Lynn Housing works to get the lead out of houses

LYNN —  When Manuel Barahona found lead in his three-bedroom home, he thought about the safety of his young children.

Friends suggested he contact the Lynn Housing Authority and Neighborhood Development’s (LHAND) lead abatement program.

Thanks to the nonprofit and the Department of Housing and Urban Development (HUD), Barahona received more than $22,000 to remove lead and asbestos from the 137-year-old home.

“The big thing with lead paint in homes is that children under 6 and their families are a priority due to the effect it has on a child’s brain development,” said Jeffrey Weeden, an LHAND manager.

The lead removal took two weeks in the 1,028-square-foot house, Barahona said. He applauded the crews for their quick and clean job that excelled his expectations.

Barahona, 32, knows the harm associated with lead firsthand. His son was exposed to lead in their last apartment. Nearly two years later, he is still suffering from the effects.

“It’s your kid’s health, you have to worry about,” he said.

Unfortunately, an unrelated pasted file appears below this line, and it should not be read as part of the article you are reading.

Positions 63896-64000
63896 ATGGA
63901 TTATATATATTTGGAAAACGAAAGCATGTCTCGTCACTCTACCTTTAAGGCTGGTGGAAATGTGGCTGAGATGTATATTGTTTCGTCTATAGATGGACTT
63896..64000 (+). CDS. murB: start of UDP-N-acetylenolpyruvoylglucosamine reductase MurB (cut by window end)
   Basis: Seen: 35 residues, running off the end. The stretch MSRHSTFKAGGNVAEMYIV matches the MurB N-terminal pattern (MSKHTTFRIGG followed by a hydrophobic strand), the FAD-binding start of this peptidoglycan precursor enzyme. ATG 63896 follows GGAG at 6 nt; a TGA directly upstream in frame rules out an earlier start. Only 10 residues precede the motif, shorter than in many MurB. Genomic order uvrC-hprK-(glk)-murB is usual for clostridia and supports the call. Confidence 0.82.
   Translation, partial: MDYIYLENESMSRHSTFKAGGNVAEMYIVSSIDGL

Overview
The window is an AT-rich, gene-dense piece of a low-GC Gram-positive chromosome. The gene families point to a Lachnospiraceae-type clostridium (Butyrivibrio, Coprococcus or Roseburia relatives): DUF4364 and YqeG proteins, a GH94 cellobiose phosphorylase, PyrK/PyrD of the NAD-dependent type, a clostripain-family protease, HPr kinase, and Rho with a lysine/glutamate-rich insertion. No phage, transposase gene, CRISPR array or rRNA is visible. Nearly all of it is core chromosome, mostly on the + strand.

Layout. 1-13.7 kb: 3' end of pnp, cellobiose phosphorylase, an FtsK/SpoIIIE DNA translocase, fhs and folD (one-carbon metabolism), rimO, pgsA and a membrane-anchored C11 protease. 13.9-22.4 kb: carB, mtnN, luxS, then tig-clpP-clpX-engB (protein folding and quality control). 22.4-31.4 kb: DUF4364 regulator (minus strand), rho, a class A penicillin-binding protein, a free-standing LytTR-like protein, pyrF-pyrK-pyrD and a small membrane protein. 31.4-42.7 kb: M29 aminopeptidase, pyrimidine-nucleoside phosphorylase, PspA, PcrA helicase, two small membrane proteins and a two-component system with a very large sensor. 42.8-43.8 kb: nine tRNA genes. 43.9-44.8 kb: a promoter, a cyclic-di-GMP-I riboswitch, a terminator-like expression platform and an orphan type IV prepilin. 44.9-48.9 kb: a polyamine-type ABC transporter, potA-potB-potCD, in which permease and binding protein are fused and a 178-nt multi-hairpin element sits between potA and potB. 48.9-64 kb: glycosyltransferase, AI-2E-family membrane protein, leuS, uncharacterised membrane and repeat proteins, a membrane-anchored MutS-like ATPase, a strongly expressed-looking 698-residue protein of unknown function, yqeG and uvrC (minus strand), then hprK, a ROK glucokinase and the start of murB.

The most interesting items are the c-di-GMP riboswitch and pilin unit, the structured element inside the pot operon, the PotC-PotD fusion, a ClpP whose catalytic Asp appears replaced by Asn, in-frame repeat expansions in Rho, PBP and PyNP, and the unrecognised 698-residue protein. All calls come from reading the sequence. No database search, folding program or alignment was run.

He discovered lead on a window sill after purchasing a testing kit from a home improvement store.

Weeden said most of Lynn’s single- and multi-family homes are old and many still contain lead paint which was banned in the 1970s.

Lynn was awarded $2.9 million in the latest round of competitive deleading project money to protect families from the hazards of lead paint. Since 2009, Lynn has received $9.1 million from HUD to make more than 550 homes safe for 300 children. LHAND provides funds to 150 homes a year.

The abatement program is available to income-eligible Lynn residents. For example, a family of four cannot earn more than $73,050. The average grant is $8,000.  

If approved, the lead hazard abatement program includes lead inspection, relocation assistance when necessary, and a deleading compliance certification letter.

To apply for the program, applicants must complete an application on LHAND’s website.

Barahona said that if you suspect there’s lead in your home, don’t delay.

“I recommend that if you have small children and come across lead in your home, you go to LHAND and speak with someone immediately,” he said.

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